Trinidad PM slams WICB again

The Prime Minister of Trinidad & Tobago Dr Keith Rowley feels that cricket in the Caribbean has been hijacked by a small group of people who intend to enrich themselves off the game.

Rowley is a member of the Caribbean Community (CARICOM) who have vocally opposed the WICB's president Dave Cameron and called for the board to be dissolved back in November 2015.

CARICOM have recommended the WICB be replaced by an interim board in order to institute structural and financial reform in West Indies cricket's governing body.

The body have often criticized Cameron's leadership and feel that poor governance has led to the West Indies slide down the international rankings and seen fans stay away from matches in both international and domestic competition.

Rowley told the Trinidad-based TV station CNC3 TV: "Caribbean cricket has been hijacked by a small clique of people who are hell bent on destroying Caribbean cricket.

"And this is my position that unless the question is answered as to who owns that asset we spinning top in mud."
 
Cameron has ignored the recommendations of a CARICOM panel set up in the wake of the pay crisis that led to the West Indies abandoning a tour of India and the BCCI suspending bilateral relations.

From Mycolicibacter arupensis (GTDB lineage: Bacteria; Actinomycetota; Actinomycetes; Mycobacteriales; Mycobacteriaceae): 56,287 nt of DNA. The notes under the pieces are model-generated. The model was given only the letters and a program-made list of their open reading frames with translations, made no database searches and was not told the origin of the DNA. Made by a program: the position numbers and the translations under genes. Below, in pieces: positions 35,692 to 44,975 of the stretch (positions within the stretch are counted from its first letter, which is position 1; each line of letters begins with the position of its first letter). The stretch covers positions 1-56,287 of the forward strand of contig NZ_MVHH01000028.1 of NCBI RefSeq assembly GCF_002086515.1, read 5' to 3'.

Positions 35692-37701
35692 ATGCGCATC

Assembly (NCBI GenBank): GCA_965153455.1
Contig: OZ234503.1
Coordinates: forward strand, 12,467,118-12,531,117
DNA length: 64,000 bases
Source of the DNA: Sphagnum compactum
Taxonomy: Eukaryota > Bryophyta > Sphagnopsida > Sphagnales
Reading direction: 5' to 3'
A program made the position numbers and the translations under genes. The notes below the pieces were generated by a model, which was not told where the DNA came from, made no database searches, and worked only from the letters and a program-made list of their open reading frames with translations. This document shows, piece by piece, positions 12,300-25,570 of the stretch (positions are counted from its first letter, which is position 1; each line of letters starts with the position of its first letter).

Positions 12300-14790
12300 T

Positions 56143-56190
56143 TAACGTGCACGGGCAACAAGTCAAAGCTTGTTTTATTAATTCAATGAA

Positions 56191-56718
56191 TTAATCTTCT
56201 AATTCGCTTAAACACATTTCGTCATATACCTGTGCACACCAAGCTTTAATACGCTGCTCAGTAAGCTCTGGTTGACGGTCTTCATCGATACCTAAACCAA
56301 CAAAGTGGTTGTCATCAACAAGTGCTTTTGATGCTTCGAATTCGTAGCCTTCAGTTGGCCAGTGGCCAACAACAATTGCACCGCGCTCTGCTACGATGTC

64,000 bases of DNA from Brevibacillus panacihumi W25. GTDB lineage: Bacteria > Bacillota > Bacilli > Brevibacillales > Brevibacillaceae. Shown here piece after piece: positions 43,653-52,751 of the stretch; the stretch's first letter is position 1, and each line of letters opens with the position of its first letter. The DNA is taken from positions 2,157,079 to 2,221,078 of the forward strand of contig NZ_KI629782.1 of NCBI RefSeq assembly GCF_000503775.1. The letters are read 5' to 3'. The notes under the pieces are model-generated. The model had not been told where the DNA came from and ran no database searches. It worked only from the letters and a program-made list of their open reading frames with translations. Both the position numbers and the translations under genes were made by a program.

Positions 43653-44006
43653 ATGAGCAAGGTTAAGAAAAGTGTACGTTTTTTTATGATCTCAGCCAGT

The issue with the BCCI is now resolved but West Indies cricket remains in crisis according to Rowley.

He would add: "I was told to my face, me and my colleague the Prime Minister of Grenada, that you all have no say in this. This is West Indies Cricket Inc. West Indies Cricket Incorporated. And it is their shareholders that they have to please.

"I don't know who the shareholders are, but what I do know [is] unless there are drastic changes to the current arrangements West Indies cricket will never get back to where it is expected to be."

Rowley is disappointed that cricket has lost it's place in the hearts of the people of the Caribbean and matches are no longer as well-attended as they once were.

He said: "You know how painful it is for me. In this country lining up outside the [Queen's Park] Oval from 6'0 clock in the morning to get in. That's how cricket used to be. Barbados is playing Trinidad & Tobago and the Oval is full because you got to beat them Bajans, ha! And now, you are passing outside the Oval and you ask, "what's happening in there?" You know how painful that is."

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